Based on this vision, leading messaging company, Acision defined a text messaging strategy aimed at doubling the messaging revenues. This strategy consists of five key elements that will drive subscriber and channel revenue.
Personalize the messaging experience: By offering personalized messaging services, operators are able to charge for a number of new features that are already proving to be effective. Currently, a vast majority of subscribers are using multiple messaging services. Through email and instant messaging, users are increasingly getting familiarized with features such as automated replies, forwarding, signatures, threaded messaging and presence information, and these should be applied to text. Initial launches of personalized messaging services indicated a growth potential of up to 15per cent on text messaging revenue. An example of such a personalized service launched by SingTel and Maxis in 2008 is auto-copy. This service automatically forwards copies of received text messages to another phone number or email address.
Extend mobile messaging to fixed: Besides mobile phones, many subscribers use a range of fixed devices such as PCs and TV sets daily. When offering access to text messaging on these devices, the barrier to use text messaging would be even lower. A fixed extension to text messaging offers the operator a viable entry for service revenues in the fixed domain. The additional user interface may also produce additional text messaging usage chargeable by the operator. The enhanced user interface may improve advertizing effectiveness and the user’s abilities to personalize the messaging experience. Finally, delivery of text messages could be done over 3rd-party bearers such as cable or DSL Internet connection. This could substantially reduce costs as it would relieve the operator’s radio network.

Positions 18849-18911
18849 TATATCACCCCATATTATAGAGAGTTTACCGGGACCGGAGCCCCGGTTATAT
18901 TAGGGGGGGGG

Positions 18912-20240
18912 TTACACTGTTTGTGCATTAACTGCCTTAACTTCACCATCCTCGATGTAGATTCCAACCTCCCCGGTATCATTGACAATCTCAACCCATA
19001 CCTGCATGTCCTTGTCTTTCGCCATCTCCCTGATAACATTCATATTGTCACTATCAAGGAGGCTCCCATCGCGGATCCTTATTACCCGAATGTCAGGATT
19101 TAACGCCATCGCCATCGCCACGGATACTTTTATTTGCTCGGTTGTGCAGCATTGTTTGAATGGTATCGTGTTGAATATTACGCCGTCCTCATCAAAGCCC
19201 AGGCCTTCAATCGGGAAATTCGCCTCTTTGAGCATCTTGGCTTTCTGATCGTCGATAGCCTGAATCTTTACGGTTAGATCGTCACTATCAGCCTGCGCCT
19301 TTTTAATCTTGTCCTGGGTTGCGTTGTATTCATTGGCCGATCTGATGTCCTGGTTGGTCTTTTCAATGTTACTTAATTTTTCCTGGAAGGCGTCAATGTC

Widgets as extension to SMS: PC and web-based widgets enable users and web developers to have full control over where to position certain third-party applications. This drastically limits the barrier to use such applications. It is therefore not a surprise that in June 2008 alone, over 600 mn people communicated through widgets. If operators were to allow access to text messaging through widgets, it would enable them to increase the value of text messaging and help realize the opportunities mentioned above.
Instant messaging as extension of SMS: When faced with the instant messaging concept, most people will have dominant brands like Windows Live Messenger and Yahoo! Messenger in mind. In recent years however, the IM landscape is getting ever more diverse. A long list of social networks, mail providers, niche communities and mobile operators have launched their own IM services. Operator IM may not be a new killer application but could well act as a logical extension of mobile messaging for mobile and fixed Internet users.